“You just can’t fake it around this golf course,” Woods said.
Woods’s bounce-back performance Friday, which left him 2-under par and six off the lead, doesn’t mean that he, or anyone else, has solved this place with any degree of consistency. Yes, Zach Johnson shot 66 Friday, Kevin Na 69, and Matt Kuchar 68, and they share the lead at 8-under 136. But among some of the field’s most notable names, there was more chaos than calm.
Consider that Rory McIlroy, the No. 1 player in the world and reigning U.S. Open champ, shot 76 Friday and missed the cut by four shots. Steve Stricker, who had the PGA Tour’s longest string of consecutive cuts made at 49, backed up his opening 76 with a 74, and the streak ended. Ian Poulter, who shared the lead after his first-round 65, opened with two double bogeys in his first four holes en route to 76. Martin Laird, who was tied with Poulter overnight, had the lead all to himself before dunking two balls in the water and finishing bogey-double bogey-bogey.
How to figure this place out?
“Hopefully I’m coming back here for another 20 years,” McIlroy said. “If I don’t figure it out on my 20th go, there’s something wrong.”
There might not be anything wrong, technically, with Sawgrass. “It’s very well done,” Phil Mickelson said before the tournament began. But there is little consistency to the champions it has produced. Players of great accomplishment (Woods, Mickelson) and great ability (Sergio Garcia, Adam Scott) have won here. But so have the odd Tim Clark, the random Fred Funk, the surprising Craig Perks and Stephen Ames. Over the past 19 years, 19 men have taken the Players’ title. There are, the saying goes, different horses for different courses. But what kind of horse is suited to the Stadium Course?
“I don’t know what it is about this place,” a beffudled McIlroy said afterward, in the midst of explaining that there is no other course on which he is so uncomfortable.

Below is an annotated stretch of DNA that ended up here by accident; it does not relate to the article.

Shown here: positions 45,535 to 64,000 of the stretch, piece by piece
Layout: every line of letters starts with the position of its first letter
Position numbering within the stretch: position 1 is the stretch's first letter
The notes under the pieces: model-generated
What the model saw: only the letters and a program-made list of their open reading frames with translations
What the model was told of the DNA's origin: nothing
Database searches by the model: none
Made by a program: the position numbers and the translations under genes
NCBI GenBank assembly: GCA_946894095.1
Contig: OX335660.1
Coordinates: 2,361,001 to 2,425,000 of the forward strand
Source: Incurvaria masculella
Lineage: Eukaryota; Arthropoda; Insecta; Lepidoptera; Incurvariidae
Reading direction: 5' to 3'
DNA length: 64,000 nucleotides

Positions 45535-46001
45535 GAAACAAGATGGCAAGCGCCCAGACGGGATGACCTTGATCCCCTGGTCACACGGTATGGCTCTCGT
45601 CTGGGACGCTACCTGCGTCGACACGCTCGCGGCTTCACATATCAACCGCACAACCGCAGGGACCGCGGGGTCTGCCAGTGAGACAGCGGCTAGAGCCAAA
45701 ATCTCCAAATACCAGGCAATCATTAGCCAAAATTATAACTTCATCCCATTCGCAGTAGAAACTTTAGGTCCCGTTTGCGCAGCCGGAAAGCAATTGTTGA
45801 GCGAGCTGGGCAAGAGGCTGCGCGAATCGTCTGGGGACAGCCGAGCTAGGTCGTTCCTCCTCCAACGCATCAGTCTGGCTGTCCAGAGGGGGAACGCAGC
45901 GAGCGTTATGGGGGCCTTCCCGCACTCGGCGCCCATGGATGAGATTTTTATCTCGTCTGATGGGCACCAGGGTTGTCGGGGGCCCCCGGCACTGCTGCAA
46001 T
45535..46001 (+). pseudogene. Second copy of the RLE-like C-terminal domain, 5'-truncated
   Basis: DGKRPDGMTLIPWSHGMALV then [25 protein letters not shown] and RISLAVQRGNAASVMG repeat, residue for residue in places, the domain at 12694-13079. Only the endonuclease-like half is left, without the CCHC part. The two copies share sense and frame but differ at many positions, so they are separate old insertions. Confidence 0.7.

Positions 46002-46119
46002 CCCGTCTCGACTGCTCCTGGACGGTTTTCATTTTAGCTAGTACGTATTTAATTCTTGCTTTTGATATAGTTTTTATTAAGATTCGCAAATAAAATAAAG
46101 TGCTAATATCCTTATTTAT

Consider Woods, who won less than two months ago at Bay Hill in Orlando, the seventh time he has taken that tournament. He has won that many times at Firestone Country Club in Akron as well. Woods has four Masters titles, Mickelson three. Take a course, match a player, and there should be some connection between game and results.
“For the caliber of player they are,” McIlroy said of Woods and Mickelson, “they definitely have got more layouts that are more to their liking.”
For decades, no one has annually found the Stadium Course to his liking. Since 1982, when the Players first moved to this PGA Tour-owned site — where the tour itself is headquartered — only four men have won the event twice: Fred Couples, Steve Elkington, Davis Love III and Hal Sutton.
If the current leader board holds, that number will remain the same. And the list of champions doesn’t figure to include McIlroy anytime soon. He birdied the first hole he played Friday, the 10th, and didn’t make another birdie all day. He had not missed a cut in 53 weeks. This comes not even a week after he lost to Rickie Fowler in a three-way playoff in Charlotte, where he played splendid golf. He was asked whether he hit the ball much differently in his 36 holes here.
“Not at all,” he said. “It’s unbelievable. I shoot 14 under last week and I feel like I hit it just the same this week, and I’m going home.”
McIlroy has played here three times, and missed the cut all three. He skipped the event last year, a decision he regretted. He promised Friday that, despite results, he’ll be back in 2013.
“I’ve come back here a much better player, I feel,” McIlroy said. “A much more consistent player, experienced player, and I felt like I would come here and think my way around the golf course and just try and play steady golf. I tried to do that, and just didn’t happen.”
That would leave Johnson, the 2007 Masters champ. “I feel like the golf course is good for my game,” he said, a nod to the eight birdies he made Friday. It leaves Na, the notoriously slow player who tied for 12th at last month’s Masters. And Kuchar, the permanently smiling three-time tour winner, who has never taken a title of this magnitude.
“This course can bite you pretty quickly,” Kuchar said.
It bit its share of the world’s elite Thursday and Friday. “It’s an absolute challenge,” Woods said — a challenge that, from year to year and day to day, is impossible to tell who will master.